The second bit of information that I gave to Lucy’s nervous system was to firmly touch the center of her heel bones with my thumbs for a few moments so she could more clearly feel that part of her body, the part that generates the power to stand. This is proprioception of her heels. Lucy very quickly learned to bring her knees closer together before standing up and to push her foot down into the floor with more pressure, which uses her leg muscles in an improved way. In only a few minutes, Lucy had it! Her mother smiled and acknowledged that she was already standing better and appearing more stable and confident. In one thirty minute lesson Lucy learned to stand with improved skill – another stellar caterpillar is born!
Alignment and Propriocepton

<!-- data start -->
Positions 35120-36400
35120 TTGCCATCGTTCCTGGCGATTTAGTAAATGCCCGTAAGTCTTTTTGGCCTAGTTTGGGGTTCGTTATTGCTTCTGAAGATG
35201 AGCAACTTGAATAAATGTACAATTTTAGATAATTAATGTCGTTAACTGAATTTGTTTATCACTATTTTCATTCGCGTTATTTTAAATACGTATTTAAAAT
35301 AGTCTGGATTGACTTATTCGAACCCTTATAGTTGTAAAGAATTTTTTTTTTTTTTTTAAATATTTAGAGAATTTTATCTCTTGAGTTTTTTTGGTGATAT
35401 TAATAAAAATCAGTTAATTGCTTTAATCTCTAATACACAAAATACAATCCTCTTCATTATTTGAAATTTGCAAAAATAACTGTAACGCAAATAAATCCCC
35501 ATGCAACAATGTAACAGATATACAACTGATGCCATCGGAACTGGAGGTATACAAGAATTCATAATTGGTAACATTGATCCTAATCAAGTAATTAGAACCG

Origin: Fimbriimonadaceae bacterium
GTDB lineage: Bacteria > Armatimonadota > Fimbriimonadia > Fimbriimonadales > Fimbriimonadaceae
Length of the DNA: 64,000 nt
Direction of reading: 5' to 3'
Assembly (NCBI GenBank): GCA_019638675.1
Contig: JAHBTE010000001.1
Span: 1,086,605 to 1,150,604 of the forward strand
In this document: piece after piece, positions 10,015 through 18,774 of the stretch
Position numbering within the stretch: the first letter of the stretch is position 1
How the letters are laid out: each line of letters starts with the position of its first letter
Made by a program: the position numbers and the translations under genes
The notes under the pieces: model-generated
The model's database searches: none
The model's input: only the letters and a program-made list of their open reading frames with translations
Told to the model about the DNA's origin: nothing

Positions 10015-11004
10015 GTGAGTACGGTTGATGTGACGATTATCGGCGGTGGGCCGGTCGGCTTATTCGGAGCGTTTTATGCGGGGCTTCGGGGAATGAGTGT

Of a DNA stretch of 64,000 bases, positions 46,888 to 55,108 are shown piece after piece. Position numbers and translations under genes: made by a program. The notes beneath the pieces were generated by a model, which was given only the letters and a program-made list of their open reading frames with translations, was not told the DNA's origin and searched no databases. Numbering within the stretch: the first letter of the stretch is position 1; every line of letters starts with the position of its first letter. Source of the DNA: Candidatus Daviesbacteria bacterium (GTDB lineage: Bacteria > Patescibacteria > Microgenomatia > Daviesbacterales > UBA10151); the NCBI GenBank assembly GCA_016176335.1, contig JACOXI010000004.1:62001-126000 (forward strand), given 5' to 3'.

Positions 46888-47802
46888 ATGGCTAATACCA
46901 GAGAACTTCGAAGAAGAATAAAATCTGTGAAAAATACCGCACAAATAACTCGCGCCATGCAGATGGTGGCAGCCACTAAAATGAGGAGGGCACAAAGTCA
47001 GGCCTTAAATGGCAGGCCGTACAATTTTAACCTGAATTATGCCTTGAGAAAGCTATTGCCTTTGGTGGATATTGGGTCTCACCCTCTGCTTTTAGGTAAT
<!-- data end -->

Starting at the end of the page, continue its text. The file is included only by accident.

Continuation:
One of baby’s developmental stages is learning to stand. This motor milestone is significant because it marks a transition from balancing the weight of the body on the hands and knees to only the feet. The base of support changes from a wide base with four legs of support (two hands and two knees) to a narrow base of only two tiny feet. Two details of the skill development are the proprioception of the heels and the alignment of the columns of support (legs and feet). A baby who has a clear sense of her heels will use them more effectively, which invites the leg muscles to work immediately and with repetition builds strength. A baby whose legs and feet are in a straight line under her hip joints will feel more stable and then develop improved balance – both necessary for the next developmental milestone of walking. We can observe from Lucy’s lesson that a little extra information will assist baby in not just meeting, but in mastering a milestone.